Pet Exams in Bend

Learn more about our pet exams below.

Pet Exams
Pet Exams

We all understand the importance of regular health checkups, and most pet owners know that checkups for our pets are just as important as they are for us. That’s because regular visits to a veterinarian can help maintain and improve your pet’s health, leading to increased lifespan, improved vitality, and better overall quality of life.

Here at East Bend Animal Hospital, we recommend that pets receive a full physical examination at least once a year. This is because pets have a shorter lifespan than humans, and their health needs can change considerably in as little as a few months. Regular veterinary visits can help keep your furry friends in the best of health and provide you with the peace of mind every responsible pet owner deserves. The trained staff at East Bend Animal Hospital offers comprehensive health care for your pets during all stages of their lives: from puppies and kittens to aging pets.

So many of us depend on our four-legged friends for unconditional love and companionship. In return, our pets deserve the very best when it comes to health care. Let the experienced staff at East Bend Animal Hospital help you give your pets the care they need and deserve. Give us a call today to set up an appointment for your favorite furry companions.

Wellness exams provide your veterinarian with an opportunity to monitor your pet’s health and screen for health problems before they become potentially serious problems. Diagnosing and treating health issues in the early stages can often result in less expensive care with a better outcome. Sometimes your veterinarian will recommend diagnostic testing such as blood tests and urinalysis to screen for potential problems before they are apparent on a physical exam. This is particularly important in our aged pets as they are more likely to develop problems as they age. The American Animal Hospital Association recommends once-yearly pet exams for healthy pets and once every 6months for older pets. In pets with established health concerns, the frequency of exams and lab work should be tailored to their particular needs.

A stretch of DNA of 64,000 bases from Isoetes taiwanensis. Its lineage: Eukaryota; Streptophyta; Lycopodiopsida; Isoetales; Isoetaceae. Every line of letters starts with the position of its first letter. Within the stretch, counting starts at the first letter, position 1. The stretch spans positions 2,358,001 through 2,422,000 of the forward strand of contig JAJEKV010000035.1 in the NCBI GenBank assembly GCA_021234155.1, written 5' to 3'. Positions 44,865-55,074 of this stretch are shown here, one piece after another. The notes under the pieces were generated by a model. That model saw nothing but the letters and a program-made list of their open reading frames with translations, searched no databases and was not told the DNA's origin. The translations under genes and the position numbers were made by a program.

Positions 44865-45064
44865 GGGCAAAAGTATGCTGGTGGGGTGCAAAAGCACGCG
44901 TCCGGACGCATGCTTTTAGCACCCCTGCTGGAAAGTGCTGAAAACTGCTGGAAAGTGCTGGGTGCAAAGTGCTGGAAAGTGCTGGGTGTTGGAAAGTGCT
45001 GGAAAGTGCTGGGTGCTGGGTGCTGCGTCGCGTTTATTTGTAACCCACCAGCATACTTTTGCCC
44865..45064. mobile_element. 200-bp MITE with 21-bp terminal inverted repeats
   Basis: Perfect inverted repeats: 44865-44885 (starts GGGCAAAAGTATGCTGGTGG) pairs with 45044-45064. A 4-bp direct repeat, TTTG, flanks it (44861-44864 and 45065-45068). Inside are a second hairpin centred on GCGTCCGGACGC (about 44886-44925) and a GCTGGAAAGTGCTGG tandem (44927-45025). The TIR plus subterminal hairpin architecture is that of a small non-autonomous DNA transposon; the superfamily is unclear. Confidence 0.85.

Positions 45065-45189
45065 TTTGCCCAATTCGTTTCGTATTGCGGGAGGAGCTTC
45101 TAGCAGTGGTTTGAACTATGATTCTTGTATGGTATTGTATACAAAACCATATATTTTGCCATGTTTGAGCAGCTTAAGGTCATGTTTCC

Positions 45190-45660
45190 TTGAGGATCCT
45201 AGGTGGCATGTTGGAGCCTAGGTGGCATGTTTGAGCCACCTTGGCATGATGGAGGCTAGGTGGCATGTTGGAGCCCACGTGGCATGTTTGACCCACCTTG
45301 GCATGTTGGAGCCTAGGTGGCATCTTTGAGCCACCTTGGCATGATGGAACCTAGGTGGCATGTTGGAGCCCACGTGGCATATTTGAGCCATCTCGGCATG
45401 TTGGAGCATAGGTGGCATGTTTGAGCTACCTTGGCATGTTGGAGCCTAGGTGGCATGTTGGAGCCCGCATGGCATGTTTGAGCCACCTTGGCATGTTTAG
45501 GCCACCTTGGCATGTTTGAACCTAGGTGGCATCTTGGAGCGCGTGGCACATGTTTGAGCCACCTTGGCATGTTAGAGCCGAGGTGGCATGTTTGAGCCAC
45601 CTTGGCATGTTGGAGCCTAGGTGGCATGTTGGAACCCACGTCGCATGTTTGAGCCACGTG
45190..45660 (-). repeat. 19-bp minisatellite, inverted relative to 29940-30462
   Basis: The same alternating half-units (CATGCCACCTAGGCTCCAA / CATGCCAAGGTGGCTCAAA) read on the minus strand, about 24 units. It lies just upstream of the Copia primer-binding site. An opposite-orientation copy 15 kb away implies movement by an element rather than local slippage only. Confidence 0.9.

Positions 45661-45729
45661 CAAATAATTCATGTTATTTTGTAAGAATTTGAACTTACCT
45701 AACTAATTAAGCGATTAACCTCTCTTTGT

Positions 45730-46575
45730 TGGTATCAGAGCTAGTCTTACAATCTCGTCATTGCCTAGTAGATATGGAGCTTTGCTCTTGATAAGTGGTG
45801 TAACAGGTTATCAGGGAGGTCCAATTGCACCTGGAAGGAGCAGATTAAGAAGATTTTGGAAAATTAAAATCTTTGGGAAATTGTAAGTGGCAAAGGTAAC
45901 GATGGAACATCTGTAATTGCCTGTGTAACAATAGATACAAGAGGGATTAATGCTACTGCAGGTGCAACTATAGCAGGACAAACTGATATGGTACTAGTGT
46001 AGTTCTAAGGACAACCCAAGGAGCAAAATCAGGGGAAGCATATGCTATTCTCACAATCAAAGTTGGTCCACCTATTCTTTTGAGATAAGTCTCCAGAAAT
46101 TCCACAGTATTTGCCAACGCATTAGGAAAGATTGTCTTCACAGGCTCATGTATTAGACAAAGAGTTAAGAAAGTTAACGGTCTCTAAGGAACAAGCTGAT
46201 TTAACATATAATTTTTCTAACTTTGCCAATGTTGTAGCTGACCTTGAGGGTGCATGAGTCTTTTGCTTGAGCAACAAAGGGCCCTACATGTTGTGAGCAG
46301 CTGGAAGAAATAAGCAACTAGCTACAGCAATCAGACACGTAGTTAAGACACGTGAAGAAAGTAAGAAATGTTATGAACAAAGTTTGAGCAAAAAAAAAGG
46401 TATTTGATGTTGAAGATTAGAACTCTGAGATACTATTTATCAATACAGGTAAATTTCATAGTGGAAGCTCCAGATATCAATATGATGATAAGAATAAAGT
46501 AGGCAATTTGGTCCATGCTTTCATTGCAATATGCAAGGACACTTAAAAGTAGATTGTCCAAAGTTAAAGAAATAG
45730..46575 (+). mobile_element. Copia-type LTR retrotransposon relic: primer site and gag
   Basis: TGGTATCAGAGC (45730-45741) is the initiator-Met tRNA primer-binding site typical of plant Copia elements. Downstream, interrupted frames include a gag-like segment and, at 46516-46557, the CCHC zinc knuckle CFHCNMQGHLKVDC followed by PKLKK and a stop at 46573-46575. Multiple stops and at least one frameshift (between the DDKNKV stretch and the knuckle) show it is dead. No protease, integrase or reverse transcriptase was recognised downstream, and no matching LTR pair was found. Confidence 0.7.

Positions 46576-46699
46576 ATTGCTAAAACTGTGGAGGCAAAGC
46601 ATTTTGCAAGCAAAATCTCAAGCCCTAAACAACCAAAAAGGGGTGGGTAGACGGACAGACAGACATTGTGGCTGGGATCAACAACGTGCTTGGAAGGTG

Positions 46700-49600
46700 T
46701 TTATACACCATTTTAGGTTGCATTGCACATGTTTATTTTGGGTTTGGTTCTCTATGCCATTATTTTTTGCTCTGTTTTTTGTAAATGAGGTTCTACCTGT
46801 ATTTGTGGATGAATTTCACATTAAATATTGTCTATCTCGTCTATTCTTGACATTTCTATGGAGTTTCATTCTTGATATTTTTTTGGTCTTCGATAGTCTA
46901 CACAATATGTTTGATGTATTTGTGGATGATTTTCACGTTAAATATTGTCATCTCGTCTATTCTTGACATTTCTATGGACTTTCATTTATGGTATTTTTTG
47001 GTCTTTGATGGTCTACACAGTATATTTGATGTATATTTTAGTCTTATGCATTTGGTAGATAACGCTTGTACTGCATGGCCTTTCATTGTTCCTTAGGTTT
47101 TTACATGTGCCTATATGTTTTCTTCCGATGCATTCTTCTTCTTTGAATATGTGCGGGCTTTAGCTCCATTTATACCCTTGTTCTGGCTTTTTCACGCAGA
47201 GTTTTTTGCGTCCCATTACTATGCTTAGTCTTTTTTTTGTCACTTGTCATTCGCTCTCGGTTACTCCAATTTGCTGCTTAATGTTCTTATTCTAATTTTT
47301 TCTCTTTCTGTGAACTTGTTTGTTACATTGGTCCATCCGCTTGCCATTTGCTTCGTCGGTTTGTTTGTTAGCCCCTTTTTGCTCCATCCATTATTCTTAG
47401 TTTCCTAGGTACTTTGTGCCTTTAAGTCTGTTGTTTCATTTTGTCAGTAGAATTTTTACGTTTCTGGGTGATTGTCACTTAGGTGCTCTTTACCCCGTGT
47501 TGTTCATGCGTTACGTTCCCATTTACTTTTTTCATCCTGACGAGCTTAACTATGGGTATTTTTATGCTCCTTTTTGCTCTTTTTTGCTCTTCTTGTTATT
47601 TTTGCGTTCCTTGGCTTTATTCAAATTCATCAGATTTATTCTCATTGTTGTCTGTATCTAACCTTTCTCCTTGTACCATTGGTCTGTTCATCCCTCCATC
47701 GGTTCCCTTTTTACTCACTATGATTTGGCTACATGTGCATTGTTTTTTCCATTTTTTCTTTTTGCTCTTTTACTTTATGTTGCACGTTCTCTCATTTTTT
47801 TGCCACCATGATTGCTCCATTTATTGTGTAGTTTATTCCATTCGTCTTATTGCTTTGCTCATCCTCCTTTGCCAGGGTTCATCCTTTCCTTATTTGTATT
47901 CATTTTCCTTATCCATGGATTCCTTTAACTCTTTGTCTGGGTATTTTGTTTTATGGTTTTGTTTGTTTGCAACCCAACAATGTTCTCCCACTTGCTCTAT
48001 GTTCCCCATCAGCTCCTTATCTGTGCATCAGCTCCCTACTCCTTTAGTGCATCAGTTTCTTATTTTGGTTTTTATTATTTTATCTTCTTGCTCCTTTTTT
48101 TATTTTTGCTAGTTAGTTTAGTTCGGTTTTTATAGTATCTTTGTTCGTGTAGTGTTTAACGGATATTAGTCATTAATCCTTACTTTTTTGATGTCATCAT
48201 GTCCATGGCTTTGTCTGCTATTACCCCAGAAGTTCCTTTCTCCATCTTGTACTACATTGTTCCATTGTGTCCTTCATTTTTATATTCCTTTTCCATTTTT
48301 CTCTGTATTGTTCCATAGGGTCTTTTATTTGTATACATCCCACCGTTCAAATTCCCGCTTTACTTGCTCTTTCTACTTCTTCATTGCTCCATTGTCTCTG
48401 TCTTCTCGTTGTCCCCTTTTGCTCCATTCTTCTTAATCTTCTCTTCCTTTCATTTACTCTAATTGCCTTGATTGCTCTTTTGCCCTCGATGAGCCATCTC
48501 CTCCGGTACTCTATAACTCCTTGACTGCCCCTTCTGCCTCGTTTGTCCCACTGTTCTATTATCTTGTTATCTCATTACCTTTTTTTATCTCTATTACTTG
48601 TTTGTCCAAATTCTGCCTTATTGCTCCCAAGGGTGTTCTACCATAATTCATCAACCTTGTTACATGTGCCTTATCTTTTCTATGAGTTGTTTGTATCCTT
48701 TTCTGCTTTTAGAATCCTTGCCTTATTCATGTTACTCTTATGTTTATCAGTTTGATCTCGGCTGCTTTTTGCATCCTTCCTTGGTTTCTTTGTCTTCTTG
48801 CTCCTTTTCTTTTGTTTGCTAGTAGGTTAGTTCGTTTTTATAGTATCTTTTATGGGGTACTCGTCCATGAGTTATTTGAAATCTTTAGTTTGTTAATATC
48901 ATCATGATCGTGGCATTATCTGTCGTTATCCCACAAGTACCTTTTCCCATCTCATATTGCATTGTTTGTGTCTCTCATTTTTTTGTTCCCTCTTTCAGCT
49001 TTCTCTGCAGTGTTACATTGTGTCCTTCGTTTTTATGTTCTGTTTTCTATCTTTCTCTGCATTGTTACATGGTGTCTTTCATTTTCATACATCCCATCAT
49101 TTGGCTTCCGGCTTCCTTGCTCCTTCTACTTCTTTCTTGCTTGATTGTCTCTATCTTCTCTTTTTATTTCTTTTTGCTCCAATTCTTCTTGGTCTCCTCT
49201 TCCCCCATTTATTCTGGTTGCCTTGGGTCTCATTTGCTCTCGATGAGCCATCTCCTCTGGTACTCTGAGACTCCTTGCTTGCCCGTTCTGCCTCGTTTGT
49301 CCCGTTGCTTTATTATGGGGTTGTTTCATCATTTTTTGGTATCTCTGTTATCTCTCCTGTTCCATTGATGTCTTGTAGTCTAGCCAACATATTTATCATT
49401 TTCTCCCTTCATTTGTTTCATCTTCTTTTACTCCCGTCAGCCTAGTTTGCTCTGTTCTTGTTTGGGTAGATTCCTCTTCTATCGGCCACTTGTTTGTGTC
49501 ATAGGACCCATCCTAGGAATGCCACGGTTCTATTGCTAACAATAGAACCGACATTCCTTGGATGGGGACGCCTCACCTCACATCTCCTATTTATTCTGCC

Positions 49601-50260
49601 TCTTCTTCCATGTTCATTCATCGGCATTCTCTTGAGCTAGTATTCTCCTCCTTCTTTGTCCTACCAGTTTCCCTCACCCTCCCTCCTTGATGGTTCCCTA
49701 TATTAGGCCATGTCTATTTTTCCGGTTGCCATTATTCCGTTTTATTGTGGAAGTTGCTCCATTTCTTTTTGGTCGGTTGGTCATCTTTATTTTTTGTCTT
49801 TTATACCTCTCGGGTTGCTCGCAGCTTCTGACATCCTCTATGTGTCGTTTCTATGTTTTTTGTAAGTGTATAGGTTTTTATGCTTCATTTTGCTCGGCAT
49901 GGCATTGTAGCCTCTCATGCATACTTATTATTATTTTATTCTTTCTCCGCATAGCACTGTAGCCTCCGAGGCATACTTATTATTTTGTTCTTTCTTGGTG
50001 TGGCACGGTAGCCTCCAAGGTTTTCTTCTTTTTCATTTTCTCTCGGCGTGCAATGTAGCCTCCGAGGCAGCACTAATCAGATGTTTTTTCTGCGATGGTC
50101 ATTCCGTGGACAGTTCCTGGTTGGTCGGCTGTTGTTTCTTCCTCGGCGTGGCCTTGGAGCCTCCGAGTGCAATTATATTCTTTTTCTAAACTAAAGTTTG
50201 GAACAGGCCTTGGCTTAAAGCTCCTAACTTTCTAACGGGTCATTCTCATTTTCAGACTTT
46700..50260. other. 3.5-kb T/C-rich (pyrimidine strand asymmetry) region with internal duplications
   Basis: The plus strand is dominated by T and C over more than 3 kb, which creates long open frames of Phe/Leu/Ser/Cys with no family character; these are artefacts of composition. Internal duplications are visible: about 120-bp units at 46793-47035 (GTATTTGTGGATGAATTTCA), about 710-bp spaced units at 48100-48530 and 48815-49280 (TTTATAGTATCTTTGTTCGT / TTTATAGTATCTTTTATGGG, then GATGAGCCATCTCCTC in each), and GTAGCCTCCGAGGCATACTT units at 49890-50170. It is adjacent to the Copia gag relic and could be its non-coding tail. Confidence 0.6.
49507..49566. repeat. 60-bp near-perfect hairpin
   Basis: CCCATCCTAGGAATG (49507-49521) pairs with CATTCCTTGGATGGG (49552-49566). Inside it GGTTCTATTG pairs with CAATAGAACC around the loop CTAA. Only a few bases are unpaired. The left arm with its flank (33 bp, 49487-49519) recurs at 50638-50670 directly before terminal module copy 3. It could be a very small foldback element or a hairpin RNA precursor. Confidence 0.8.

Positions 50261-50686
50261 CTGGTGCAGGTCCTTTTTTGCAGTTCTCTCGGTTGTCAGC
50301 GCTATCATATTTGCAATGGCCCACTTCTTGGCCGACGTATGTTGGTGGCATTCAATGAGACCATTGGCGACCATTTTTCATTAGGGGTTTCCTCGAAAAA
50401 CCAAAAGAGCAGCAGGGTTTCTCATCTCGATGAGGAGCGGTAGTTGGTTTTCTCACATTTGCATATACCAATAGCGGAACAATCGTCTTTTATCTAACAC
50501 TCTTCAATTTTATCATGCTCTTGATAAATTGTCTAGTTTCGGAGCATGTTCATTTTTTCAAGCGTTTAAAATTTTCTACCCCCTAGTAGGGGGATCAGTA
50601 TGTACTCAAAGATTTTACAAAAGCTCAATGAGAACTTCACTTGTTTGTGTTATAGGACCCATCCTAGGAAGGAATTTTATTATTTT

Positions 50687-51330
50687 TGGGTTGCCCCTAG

Parts of The Wellness Exam

Vital signs:

Temperature, pulse rate and rhythm, respiration rate and pattern, and body weight are all checked.


The ears will be checked for signs of bacterial or yeast infection, allergic reactions, parasites, and the possibility of foreign objects, such as grass seeds, when indicated. Otitis Externa (external ear infection) is a very common problem in dogs especially. Even something as simple as heavy accumulations of ear wax can impede a pet’s hearing and be uncomfortable. Ensuring your pet’s ears are healthy is an important part of the wellness exam.


The eyes should be checked for any abnormalities, such as actual wounds or infectious diseases, as well as signs of systemic disease, such as jaundice.